Cruisin’ in Santa Cruz

Leida's courtyard

Leida’s courtyard

We were walking through the Judería, a warren of narrow alleyways that made up the ancient Jewish Quarter in Sevilla in the centuries before the Inquisition. Not surprisingly, it’s located in the oldest neighborhood of Sevilla, the Barrio de Santa Cruz. We were quietly talking as we walked, just minding our own business, when a young woman passed us, turned and looked at us, and asked “Where are you from?” We could tell by her accent that she was Spanish, yet her English was perfect.

Surprised, I replied, “Los Estados Unidos (the United States).”

“Would you like to see a typical Sevillano home? I live just up the street. It’s quite beautiful.”

Marcus and I looked at each other and replied in unison. “Yes, that would be very nice.”

She continued walking, and we hurried to keep up. About 30 feet ahead, she stopped in front of a large wooden door in a stucco wall, inserted a key, and stepped through the doorway. We followed. We were standing in a covered entryway. In front of us was an iron grillwork gate. Beyond it, a mass of vegetation. She unlocked the gate and motioned us inside. The courtyard was full of flowering plants and fruit trees – oranges, grapefruit, figs…so many that it was difficult to see to the far end. In the center was a trickling fountain surrounded by white metal benches. Very Moorish; the Moors loved fountains, not only for their cooling effect on scorching summer days, but also for the calming visual and aural aspects.

She paused. “My name is Leida,” she said.

“Cindy.” “Marcus.” We extended our hands, and then continued to admire the garden around us.

In true Andalucían style there were several residences facing inward toward the courtyard. Three floors on the left; three floors on the right. We asked Leida if all the residences were occupied by her family. “No. Three different families live on the left side of the courtyard, one on each floor. And three families live on the right side. My family lives on the second floor on the right side.”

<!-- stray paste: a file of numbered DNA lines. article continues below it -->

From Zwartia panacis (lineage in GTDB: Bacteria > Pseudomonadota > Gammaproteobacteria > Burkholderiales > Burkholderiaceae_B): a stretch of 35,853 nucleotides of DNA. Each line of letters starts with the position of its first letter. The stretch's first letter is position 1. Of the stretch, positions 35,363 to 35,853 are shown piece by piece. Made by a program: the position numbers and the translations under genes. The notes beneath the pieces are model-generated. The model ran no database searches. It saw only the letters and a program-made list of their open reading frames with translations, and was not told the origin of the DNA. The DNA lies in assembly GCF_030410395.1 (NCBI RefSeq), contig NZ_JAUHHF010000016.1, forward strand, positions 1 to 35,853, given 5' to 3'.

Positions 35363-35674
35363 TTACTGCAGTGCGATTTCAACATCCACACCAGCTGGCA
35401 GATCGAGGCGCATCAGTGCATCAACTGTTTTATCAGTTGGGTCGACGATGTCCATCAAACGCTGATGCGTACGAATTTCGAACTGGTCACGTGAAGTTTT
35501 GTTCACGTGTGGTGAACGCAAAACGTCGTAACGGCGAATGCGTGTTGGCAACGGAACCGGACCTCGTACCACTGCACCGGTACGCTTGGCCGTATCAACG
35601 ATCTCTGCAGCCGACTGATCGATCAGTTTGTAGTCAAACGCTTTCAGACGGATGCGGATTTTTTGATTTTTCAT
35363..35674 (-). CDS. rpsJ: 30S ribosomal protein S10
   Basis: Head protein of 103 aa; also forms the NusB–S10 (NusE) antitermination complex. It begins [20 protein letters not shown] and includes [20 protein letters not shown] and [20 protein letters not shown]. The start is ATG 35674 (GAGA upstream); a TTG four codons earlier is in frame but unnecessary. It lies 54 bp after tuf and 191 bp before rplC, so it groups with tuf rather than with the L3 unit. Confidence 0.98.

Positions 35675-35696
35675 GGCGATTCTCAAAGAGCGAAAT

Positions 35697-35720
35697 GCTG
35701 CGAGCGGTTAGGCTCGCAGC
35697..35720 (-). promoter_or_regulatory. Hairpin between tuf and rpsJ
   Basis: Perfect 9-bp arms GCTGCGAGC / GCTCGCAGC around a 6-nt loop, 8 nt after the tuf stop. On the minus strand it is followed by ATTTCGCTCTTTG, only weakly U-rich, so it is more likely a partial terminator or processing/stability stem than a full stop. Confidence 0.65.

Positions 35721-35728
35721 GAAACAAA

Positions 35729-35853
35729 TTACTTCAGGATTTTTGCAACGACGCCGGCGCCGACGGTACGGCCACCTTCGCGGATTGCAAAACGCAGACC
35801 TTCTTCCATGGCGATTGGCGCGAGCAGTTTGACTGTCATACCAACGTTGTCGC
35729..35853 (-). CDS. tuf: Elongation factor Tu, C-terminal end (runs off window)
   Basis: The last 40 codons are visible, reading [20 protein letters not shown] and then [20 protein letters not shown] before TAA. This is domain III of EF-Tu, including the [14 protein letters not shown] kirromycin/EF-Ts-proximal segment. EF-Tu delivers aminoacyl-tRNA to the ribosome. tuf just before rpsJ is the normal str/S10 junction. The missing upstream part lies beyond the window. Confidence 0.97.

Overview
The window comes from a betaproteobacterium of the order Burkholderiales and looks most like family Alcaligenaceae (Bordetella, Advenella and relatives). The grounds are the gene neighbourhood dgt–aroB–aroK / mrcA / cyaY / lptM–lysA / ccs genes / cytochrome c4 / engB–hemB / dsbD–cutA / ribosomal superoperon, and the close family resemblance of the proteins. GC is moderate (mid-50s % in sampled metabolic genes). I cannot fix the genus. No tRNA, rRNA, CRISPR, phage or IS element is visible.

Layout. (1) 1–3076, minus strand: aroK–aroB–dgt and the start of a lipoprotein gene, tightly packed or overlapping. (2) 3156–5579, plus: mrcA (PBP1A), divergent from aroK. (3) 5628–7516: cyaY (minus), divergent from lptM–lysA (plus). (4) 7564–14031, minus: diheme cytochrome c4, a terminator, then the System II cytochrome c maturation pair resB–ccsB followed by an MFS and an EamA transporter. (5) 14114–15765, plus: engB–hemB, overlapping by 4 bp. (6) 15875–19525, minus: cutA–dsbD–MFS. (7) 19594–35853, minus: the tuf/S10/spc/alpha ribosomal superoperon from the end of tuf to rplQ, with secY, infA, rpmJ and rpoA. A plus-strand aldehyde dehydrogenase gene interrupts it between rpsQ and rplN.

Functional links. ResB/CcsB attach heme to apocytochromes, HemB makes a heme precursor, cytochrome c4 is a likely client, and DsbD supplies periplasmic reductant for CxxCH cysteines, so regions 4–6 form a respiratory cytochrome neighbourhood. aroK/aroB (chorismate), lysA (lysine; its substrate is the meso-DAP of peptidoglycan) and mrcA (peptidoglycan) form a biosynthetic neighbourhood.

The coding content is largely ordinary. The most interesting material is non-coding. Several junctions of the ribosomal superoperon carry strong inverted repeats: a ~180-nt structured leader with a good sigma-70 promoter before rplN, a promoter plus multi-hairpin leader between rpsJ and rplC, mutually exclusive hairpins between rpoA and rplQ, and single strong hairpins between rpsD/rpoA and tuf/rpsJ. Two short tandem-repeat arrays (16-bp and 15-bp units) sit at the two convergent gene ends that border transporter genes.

“Has your family lived here for many years?” I asked.

“Yes, so many years that I don’t remember how long.” She smiled. “But come with me. There’s something I want to show you.” She led us through the courtyard. On the back wall was something completely unexpected – an old arched niche flanked by peeling murals. “It was part of a house built for one of the queens,” she explained. I could believe this. This old residence was practically next door to the Alcázar, the ancient royal palace.

built for a queen

built for a queen

Marcus asked Leida what she did for a living. “I’m a lawyer,” she answered. Only 24 years old and most likely freshly out of law school, she is an intern in the field of criminal law. We thanked her profusely for sharing her family’s treasure with us. She saw us back out to the street, said goodbye, and disappeared back into her private oasis. All told: 20 minutes.

Marcus and I looked at each other. Until that moment, we hadn’t had a chance to talk about this unexpected opportunity; it had all happened so quickly. We both laughed. Words failed me. “Well, that was interesting!” was all I could manage, and we continued on our way.

I wonder what the rest of the day holds for us.

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